40.The criminal justice system in England and Wales has a number of safeguards that regulate private prosecutions. This chapter examines the effectiveness of some of these safeguards.
41.The first step in bringing a private prosecution is an application for a summons to the magistrates’ court. Changes in the CPR in 2018 strengthened this safeguard by requiring greater disclosure than had previously been provided. The Criminal Procedure Rules stipulate that prosecutors which are not a public authority within the meaning of section 17 of the Prosecution of Offences Act 1985 must: concisely outline the grounds for asserting that the defendant has committed the alleged offence or offences, disclose details of previous relevant applications or proceedings and provide an affidavit. The Criminal Law Reform Now Network explain that these provisions “aim to preclude prosecutions where the legal basis has not been thought through or is very contentious, and/or where there are grounds to suppose that the prosecutor is engaging on a wider legal campaign against the defendant”.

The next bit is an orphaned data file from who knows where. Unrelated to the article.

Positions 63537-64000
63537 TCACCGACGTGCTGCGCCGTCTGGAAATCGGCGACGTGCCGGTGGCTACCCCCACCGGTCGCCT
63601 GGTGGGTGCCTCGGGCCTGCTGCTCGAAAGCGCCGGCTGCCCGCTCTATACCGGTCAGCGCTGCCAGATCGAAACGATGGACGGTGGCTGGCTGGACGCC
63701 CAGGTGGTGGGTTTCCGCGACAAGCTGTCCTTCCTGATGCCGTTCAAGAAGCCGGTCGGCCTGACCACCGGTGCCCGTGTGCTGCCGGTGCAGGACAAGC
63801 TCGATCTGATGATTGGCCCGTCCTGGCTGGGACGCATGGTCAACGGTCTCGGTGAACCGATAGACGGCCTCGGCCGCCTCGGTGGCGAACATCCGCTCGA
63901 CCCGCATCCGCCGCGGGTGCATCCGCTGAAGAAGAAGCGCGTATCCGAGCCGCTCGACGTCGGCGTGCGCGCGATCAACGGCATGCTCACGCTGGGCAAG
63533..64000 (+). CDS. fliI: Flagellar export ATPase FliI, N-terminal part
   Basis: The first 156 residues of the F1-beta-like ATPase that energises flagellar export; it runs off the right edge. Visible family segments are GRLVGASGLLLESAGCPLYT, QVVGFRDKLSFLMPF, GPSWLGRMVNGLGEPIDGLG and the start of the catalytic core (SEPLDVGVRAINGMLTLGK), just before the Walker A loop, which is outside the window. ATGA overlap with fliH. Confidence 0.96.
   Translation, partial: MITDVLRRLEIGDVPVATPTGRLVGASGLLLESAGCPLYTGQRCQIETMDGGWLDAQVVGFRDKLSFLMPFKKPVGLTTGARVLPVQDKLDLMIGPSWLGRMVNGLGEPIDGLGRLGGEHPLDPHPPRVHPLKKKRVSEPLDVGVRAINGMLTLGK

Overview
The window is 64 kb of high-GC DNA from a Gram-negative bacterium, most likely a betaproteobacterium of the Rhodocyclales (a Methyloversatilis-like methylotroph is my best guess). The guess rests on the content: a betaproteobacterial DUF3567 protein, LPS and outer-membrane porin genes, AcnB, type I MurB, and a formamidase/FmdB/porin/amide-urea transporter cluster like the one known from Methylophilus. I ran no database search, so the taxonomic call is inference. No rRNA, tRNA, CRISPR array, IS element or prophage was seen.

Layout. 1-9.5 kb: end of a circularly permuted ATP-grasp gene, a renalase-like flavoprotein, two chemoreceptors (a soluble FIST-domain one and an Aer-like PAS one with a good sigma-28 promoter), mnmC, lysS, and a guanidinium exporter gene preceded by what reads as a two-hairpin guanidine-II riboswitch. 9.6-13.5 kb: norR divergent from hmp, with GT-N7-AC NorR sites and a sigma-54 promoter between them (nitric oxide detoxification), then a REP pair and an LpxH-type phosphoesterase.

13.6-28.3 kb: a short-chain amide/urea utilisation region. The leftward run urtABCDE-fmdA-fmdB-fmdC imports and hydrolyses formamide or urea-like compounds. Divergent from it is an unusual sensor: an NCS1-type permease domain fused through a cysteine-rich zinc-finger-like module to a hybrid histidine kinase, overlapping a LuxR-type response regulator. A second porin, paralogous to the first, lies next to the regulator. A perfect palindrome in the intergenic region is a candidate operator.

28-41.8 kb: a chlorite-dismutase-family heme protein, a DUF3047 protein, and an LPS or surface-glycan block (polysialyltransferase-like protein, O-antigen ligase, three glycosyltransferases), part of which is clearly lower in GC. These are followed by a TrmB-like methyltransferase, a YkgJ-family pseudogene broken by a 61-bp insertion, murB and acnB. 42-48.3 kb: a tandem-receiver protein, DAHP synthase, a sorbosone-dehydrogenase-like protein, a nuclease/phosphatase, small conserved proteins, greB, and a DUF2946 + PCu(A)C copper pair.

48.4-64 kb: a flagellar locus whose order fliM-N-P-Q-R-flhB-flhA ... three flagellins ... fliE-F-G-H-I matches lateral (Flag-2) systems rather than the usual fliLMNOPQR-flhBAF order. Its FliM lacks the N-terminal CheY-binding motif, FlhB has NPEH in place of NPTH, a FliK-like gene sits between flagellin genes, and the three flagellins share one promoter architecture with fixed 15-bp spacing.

42.The magistrate must then decide whether to issue the summons to allow prosecution to proceed. The High Court has recently outlined, in R (Kay) v Leeds Magistrates’ Court, the basis upon which magistrates should exercise their discretion when considering whether to issue a summons:
(1) The magistrate must ascertain whether the allegation is an offence known to the law, and if so whether the essential ingredients of the offence are prima facie present; that the offence alleged is not time-barred; that the court has jurisdiction; and whether the informant has the necessary authority to prosecute.
(2) If so, generally the magistrate ought to issue the summons, unless there are compelling reasons not to do so–most obviously that the application is vexatious (which may involve the presence of an improper ulterior purpose and/or long delay); or is an abuse of process; or is otherwise improper.